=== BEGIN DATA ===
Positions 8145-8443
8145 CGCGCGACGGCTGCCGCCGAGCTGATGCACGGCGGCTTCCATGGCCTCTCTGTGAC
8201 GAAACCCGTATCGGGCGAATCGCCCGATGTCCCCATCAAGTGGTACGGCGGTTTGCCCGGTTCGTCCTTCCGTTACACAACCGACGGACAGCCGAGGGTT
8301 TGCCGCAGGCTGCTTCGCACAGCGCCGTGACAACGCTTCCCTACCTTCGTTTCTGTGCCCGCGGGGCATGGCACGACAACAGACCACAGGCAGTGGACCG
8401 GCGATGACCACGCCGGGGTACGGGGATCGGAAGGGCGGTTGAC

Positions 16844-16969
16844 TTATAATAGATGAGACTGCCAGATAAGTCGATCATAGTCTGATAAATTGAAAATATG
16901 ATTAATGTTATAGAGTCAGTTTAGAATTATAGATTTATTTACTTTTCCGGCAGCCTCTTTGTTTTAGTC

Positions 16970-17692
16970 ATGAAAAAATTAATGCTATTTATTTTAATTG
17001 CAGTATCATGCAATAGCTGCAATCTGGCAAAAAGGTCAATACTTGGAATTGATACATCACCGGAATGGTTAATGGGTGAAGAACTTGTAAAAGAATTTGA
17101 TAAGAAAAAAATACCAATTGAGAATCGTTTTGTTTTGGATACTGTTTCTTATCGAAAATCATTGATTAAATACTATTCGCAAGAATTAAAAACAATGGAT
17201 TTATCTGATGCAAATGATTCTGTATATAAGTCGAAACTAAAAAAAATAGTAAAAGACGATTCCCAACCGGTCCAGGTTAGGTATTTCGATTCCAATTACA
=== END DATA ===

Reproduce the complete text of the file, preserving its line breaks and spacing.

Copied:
Positions 8145-8443
8145 CGCGCGACGGCTGCCGCCGAGCTGATGCACGGCGGCTTCCATGGCCTCTCTGTGAC
8201 GAAACCCGTATCGGGCGAATCGCCCGATGTCCCCATCAAGTGGTACGGCGGTTTGCCCGGTTCGTCCTTCCGTTACACAACCGACGGACAGCCGAGGGTT
8301 TGCCGCAGGCTGCTTCGCACAGCGCCGTGACAACGCTTCCCTACCTTCGTTTCTGTGCCCGCGGGGCATGGCACGACAACAGACCACAGGCAGTGGACCG
8401 GCGATGACCACGCCGGGGTACGGGGATCGGAAGGGCGGTTGAC

Positions 16844-16969
16844 TTATAATAGATGAGACTGCCAGATAAGTCGATCATAGTCTGATAAATTGAAAATATG
16901 ATTAATGTTATAGAGTCAGTTTAGAATTATAGATTTATTTACTTTTCCGGCAGCCTCTTTGTTTTAGTC

Positions 16970-17692
16970 ATGAAAAAATTAATGCTATTTATTTTAATTG
17001 CAGTATCATGCAATAGCTGCAATCTGGCAAAAAGGTCAATACTTGGAATTGATACATCACCGGAATGGTTAATGGGTGAAGAACTTGTAAAAGAATTTGA
17101 TAAGAAAAAAATACCAATTGAGAATCGTTTTGTTTTGGATACTGTTTCTTATCGAAAATCATTGATTAAATACTATTCGCAAGAATTAAAAACAATGGAT
17201 TTATCTGATGCAAATGATTCTGTATATAAGTCGAAACTAAAAAAAATAGTAAAAGACGATTCCCAACCGGTCCAGGTTAGGTATTTCGATTCCAATTACA